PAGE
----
Thursday, May 30, 2024

Residents question recent county vote

Staff Writer | April 30, 2022 1:08 AM

COEUR d’ALENE — Some residents say the Board of County Commissioners didn’t follow proper procedure during a recent hearing to consider a request to expand a planned unit development.

Meanwhile, county staff contend there’s no procedure to violate.

The contention stems from the March 24 BOCC meeting, which is available to watch on Kootenai County’s YouTube channel.

Gozzer Ranch Golf and Lake Club sought approval to add 28 acres already owned by the club to the existing PUD and use the area for a “spa and med facility.”

The request would bring the PUD to 692 acres in total, without increasing the PUD’s density.

Commissioner Bill Brooks moved for a vote to approve the request, then voted against it, surprising his fellow commissioners. He said he made the motion simply to get the vote over with.

Commissioner Leslie Duncan voted in favor of the request, while Commissioner Chris Fillios voted to deny it.

After the vote, Duncan elaborated on her reasons for voting to approve the request, saying the move would prevent major growth.

“Now you have opened up those 28 acres to over 100 homes, potentially,” she said to Fillios and Brooks.

County attorney Pat Braden spoke up.

“Since you’re on the prevailing side, you could move to have a reconsideration of the vote,” Braden said to Fillios.

Duncan moved to reconsider, though she was not on the prevailing side of the original vote.

Fillios seconded the motion, triggering a second vote and ultimately changing his position. This time, the request was approved.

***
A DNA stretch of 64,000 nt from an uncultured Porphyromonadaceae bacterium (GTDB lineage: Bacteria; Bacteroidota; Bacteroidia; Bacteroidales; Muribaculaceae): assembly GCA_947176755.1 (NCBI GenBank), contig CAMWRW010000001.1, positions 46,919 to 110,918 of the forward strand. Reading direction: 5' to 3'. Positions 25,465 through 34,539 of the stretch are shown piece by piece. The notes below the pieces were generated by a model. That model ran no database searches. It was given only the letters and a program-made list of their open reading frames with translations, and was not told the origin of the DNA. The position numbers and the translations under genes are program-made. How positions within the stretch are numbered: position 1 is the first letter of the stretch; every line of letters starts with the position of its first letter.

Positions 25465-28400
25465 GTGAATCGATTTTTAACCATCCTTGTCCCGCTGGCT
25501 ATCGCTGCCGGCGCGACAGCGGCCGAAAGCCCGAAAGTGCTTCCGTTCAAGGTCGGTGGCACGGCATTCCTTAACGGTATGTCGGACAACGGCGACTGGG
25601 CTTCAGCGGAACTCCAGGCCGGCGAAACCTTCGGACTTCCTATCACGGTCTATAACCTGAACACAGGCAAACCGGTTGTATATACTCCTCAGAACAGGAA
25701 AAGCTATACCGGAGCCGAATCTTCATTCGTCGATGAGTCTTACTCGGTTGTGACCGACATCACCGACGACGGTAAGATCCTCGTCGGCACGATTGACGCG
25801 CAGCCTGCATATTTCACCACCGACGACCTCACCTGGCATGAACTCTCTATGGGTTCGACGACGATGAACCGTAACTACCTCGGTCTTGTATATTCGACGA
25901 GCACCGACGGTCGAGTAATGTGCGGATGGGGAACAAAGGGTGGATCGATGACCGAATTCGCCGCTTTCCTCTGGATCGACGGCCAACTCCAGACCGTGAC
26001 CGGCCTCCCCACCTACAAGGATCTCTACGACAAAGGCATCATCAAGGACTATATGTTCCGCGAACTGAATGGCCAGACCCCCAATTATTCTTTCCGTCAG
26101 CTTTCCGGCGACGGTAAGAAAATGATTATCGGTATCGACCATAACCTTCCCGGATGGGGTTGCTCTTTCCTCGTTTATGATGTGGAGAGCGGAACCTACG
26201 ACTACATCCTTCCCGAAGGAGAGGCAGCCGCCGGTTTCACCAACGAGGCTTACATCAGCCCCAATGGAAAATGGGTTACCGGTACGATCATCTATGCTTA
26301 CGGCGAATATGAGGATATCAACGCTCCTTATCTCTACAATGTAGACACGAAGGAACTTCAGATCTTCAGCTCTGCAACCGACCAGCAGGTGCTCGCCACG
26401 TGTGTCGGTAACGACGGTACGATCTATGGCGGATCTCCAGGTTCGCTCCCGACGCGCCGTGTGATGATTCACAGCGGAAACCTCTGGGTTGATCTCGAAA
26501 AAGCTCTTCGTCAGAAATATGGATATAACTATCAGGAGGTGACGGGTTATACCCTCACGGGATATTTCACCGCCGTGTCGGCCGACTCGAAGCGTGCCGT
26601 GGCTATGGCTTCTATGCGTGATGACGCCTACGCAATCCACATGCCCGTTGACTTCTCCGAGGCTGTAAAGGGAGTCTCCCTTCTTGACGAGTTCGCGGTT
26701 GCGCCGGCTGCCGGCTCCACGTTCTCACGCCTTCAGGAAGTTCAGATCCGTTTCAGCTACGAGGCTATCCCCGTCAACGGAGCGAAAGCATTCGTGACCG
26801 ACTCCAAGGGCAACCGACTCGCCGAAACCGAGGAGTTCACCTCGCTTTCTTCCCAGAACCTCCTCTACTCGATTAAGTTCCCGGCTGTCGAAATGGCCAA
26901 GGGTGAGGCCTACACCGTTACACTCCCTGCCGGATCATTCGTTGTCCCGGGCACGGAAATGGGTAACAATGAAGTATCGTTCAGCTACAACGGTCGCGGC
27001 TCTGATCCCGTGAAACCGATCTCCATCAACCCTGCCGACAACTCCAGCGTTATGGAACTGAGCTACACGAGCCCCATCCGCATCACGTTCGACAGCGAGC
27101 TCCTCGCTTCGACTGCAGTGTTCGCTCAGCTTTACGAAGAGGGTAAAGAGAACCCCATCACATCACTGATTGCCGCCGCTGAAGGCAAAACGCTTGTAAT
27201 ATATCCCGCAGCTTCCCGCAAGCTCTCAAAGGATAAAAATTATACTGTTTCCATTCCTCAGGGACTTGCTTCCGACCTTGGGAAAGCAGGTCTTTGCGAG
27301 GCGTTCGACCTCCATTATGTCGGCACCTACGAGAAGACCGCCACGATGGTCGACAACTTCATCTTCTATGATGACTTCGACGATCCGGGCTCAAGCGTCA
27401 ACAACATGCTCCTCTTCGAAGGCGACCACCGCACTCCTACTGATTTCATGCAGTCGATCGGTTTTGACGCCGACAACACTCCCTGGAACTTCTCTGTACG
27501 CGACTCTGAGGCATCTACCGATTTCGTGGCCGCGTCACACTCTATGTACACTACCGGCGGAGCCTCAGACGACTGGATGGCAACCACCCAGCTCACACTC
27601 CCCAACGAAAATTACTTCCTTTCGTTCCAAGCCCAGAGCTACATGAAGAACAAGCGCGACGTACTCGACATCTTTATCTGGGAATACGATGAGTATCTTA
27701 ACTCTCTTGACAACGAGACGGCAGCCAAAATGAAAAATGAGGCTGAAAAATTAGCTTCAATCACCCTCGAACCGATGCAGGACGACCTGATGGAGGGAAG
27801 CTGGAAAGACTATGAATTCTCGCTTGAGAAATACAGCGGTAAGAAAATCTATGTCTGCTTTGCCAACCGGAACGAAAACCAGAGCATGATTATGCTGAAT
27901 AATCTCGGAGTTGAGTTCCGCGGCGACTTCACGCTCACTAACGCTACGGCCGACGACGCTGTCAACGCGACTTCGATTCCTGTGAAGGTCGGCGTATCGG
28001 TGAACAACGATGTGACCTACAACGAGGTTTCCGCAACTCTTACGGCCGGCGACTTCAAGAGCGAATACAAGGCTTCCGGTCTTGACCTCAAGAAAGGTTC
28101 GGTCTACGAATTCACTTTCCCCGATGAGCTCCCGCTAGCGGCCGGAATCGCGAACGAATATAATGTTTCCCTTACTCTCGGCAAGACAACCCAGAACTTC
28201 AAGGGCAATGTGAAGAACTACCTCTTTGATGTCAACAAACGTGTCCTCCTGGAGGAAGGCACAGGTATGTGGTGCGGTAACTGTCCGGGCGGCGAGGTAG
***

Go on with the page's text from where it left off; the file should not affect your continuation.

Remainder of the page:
Residents filed a request for reconsideration and another public hearing is scheduled for June 9.

Coeur d’Alene resident Bev Twillman said the hearing wouldn’t be necessary if the BOCC had followed what she believes is the correct procedure.

“It was totally a procedural breakdown,” said Twillman, who represents Neighbors for Responsible Growth, a watchdog group that aims to preserve Kootenai County’s rural areas. “The first vote is the one that should’ve counted.”

Twillman asserted that Duncan had no standing to make the motion to reconsider, making the second vote invalid.

Duncan refused to answer questions on the matter.

“I am not comfortable answering questions that could taint the public hearing process,” she told The Press via email.

In an April 19 email to Twillman, Pat Braden said that reconsiderations are a “well-recognized part of parliamentary procedure” and pointed to Rule 36 of Robert’s Rules of Order as an example of how they can be handled.

The BOCC does not operate using Robert’s Rules of Order.

Even so, Twillman noted, Robert’s Rules require that a motion to reconsider be made by someone on the prevailing side of the initial vote.

Community Development director David Callahan told The Press on Friday said that who made the motion is “largely irrelevant,” because no state law, local code or bylaw binds the BOCC to any particular process.

The BOCC can’t violate a procedure that doesn’t exist, he said.

“It comes down to having an orderly process, which they certainly did,” Callahan said.

He added that the way to resolve any procedural issues is to have another hearing, which is already scheduled.

“The reconsideration cures that,” he said.

Coeur d’Alene resident Janet Torline said she believes the confusion at the March 24 hearing has placed an undue burden on residents.

“It’s your fiscal responsibility to come up with the money to advertise and notice (the next hearing), not to mention the time it takes to reach out to your community,” she said. “We paid for this public hearing. We work hard at this.”

Between notices and mailings, Twillman said her group will have spent around $700 between the two public hearings.

“It costs that much to notice everyone in regards to the hearing,” she said.

The next hearing on the proposed PUD expansion is at 6 p.m. on June 9.